Tuesday, 16 December 2014


JINGLE BELLS, as most (if not all) American
readers will know, is not actually a Christmas song.  Well,
it is now, of course, but didn't start out that way.  Originally
(and this is for British readers), it was a Thanksgiving song
called ONE HORSE OPEN SLEIGH.  We don't observe
that celebration on this side of the pond 'though, so we've
always associated it with the Yuletide season.

The original version had five verses, two of which
are now commonly ignored as they don't really lend 
themselves to the song's adopted Christmas theme.

Anyway, here's the velvet-voiced JIM REEVES
with his rendition.  Everybody sing along now. 


Gey Blabby said...

I had the Christmas Album on in the car today, with, of course, Jingle Bells as the opening track. I was delivering a couple of copies to my niece and her friend in time for the holiday season - so two more converts to the cult of Reeves, at least for the next three weeks or so. Ye cannae whack it at this time of year.

Anonymous said...

I didn't know that about Jingle Bells, Kid - but a lot of these Christmas songs and carols have non-Christmas origins. Apparently 'Good King Wenceslas' started off as a song about flowers and springtime !! YouTube is great for looking at all these festive songs - my watch history is currently full of various Xmas songs and clips from things like 'A Charlie Brown Christmas' and in the next few days I plan to use YouTube to watch some old Christmas specials from the '70s like the 1973 Xmas special of 'Steptoe & Son'- the one where Harold plans a party then gets chicken pox.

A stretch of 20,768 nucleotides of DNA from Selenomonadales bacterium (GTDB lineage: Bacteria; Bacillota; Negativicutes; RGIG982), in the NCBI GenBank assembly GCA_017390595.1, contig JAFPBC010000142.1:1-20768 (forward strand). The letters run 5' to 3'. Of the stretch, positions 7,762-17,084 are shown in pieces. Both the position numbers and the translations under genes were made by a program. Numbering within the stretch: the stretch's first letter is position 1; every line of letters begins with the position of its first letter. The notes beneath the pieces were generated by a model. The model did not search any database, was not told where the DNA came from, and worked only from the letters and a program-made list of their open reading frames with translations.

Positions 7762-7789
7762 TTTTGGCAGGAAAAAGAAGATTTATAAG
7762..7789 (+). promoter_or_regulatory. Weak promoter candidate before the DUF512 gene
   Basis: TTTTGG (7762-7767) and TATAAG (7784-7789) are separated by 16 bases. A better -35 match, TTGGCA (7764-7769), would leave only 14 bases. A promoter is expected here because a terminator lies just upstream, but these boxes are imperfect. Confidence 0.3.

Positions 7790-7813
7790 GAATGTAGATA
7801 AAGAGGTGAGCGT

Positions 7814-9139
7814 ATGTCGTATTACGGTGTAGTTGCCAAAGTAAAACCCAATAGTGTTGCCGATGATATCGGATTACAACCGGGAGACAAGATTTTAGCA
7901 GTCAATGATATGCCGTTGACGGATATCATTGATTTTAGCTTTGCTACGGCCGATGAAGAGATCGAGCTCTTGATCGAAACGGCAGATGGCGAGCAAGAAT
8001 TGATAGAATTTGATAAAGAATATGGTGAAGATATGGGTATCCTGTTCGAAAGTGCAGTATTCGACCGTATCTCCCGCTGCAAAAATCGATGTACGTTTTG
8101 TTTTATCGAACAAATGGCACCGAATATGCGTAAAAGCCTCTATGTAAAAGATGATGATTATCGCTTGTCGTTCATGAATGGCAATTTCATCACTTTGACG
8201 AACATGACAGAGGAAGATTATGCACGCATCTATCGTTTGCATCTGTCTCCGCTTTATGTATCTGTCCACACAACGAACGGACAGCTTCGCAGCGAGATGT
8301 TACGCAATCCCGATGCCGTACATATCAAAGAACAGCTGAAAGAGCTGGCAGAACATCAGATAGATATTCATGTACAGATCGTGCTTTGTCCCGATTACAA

Kid said...

Brilliant Christmas album for sure, GB. My favourite. (Did you get lots of snaps of the 'old place' when you were over on holiday?)


Here's the one we used to sing as kids, CJ:

Good King Wenceslas looked out
on the feast of Stephen,
Turned his trousers inside out
because his bum was freezin'.

Not sure it makes any sense, but we thought it funny at the time.

TC said...

Well, for many years, I thought of it as a Christmas song, and it was relatively recently that I found out it was originally for Thanksgiving. Everyone I know associates it with Christmas. "Over the River and Through the Woods to Grandmother's House" seems to be our traditional Thanksgiving song now.

Colin is right about several songs having non-Christmas origins. "Joy To the World" was originally about the Second Coming. And "Sleigh Ride" does not mention any particular holiday. Although, IIRC, the Carpenters' version says "Christmas party" instead of "birthday party" in the bridge.

Kid said...

Won't be long 'til Christmas now, eh, TC? Now there's a scary thought.

TC said...

The department stores already have their Christmas decorations up.

Deck the halls with boughs of holly
Fill the stores with Santas jolly
Kindle bright the Yule log ember
But, d@#* it, not in mid-November!

Kid said...

Maybe I wasn't paying proper attention this year, TC, but in my neck of the woods, it seems that the shops at least waited 'til Hallowe'en and Bonfire night were out of the way before putting out the Christmas decorations and stock. Usually, all three celebrations are competing with one another in shops at the same time.

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